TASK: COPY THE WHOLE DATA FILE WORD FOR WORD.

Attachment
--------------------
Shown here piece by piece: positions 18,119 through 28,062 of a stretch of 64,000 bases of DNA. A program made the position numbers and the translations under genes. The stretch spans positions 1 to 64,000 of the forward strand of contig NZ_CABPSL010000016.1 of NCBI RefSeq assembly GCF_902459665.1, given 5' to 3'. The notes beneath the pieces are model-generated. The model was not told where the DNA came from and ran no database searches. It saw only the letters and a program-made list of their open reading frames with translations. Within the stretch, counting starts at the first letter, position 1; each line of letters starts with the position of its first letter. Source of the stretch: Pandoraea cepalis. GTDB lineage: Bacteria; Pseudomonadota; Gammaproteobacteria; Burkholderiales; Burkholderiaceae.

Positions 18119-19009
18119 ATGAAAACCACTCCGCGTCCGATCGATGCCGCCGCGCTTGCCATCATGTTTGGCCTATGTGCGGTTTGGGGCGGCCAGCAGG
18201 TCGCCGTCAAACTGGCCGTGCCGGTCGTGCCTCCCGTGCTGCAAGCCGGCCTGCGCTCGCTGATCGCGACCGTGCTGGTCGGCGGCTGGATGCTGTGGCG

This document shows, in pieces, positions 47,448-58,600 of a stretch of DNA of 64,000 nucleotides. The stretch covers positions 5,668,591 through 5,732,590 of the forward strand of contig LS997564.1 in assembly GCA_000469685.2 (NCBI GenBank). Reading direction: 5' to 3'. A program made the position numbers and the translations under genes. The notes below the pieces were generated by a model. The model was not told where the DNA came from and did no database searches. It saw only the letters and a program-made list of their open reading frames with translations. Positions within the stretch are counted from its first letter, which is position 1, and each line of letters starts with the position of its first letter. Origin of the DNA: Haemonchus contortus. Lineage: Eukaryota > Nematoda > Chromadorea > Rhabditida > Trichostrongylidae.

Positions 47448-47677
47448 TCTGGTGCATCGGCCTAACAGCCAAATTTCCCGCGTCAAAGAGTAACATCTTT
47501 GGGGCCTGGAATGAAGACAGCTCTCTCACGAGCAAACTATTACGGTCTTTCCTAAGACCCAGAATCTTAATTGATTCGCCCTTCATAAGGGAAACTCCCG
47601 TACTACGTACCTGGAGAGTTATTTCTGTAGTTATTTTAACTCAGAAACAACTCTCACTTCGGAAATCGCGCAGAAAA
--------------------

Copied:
Shown here piece by piece: positions 18,119 through 28,062 of a stretch of 64,000 bases of DNA. A program made the position numbers and the translations under genes. The stretch spans positions 1 to 64,000 of the forward strand of contig NZ_CABPSL010000016.1 of NCBI RefSeq assembly GCF_902459665.1, given 5' to 3'. The notes beneath the pieces are model-generated. The model was not told where the DNA came from and ran no database searches. It saw only the letters and a program-made list of their open reading frames with translations. Within the stretch, counting starts at the first letter, position 1; each line of letters starts with the position of its first letter. Source of the stretch: Pandoraea cepalis. GTDB lineage: Bacteria; Pseudomonadota; Gammaproteobacteria; Burkholderiales; Burkholderiaceae.

Positions 18119-19009
18119 ATGAAAACCACTCCGCGTCCGATCGATGCCGCCGCGCTTGCCATCATGTTTGGCCTATGTGCGGTTTGGGGCGGCCAGCAGG
18201 TCGCCGTCAAACTGGCCGTGCCGGTCGTGCCTCCCGTGCTGCAAGCCGGCCTGCGCTCGCTGATCGCGACCGTGCTGGTCGGCGGCTGGATGCTGTGGCG

This document shows, in pieces, positions 47,448-58,600 of a stretch of DNA of 64,000 nucleotides. The stretch covers positions 5,668,591 through 5,732,590 of the forward strand of contig LS997564.1 in assembly GCA_000469685.2 (NCBI GenBank). Reading direction: 5' to 3'. A program made the position numbers and the translations under genes. The notes below the pieces were generated by a model. The model was not told where the DNA came from and did no database searches. It saw only the letters and a program-made list of their open reading frames with translations. Positions within the stretch are counted from its first letter, which is position 1, and each line of letters starts with the position of its first letter. Origin of the DNA: Haemonchus contortus. Lineage: Eukaryota > Nematoda > Chromadorea > Rhabditida > Trichostrongylidae.

Positions 47448-47677
47448 TCTGGTGCATCGGCCTAACAGCCAAATTTCCCGCGTCAAAGAGTAACATCTTT
47501 GGGGCCTGGAATGAAGACAGCTCTCTCACGAGCAAACTATTACGGTCTTTCCTAAGACCCAGAATCTTAATTGATTCGCCCTTCATAAGGGAAACTCCCG
47601 TACTACGTACCTGGAGAGTTATTTCTGTAGTTATTTTAACTCAGAAACAACTCTCACTTCGGAAATCGCGCAGAAAA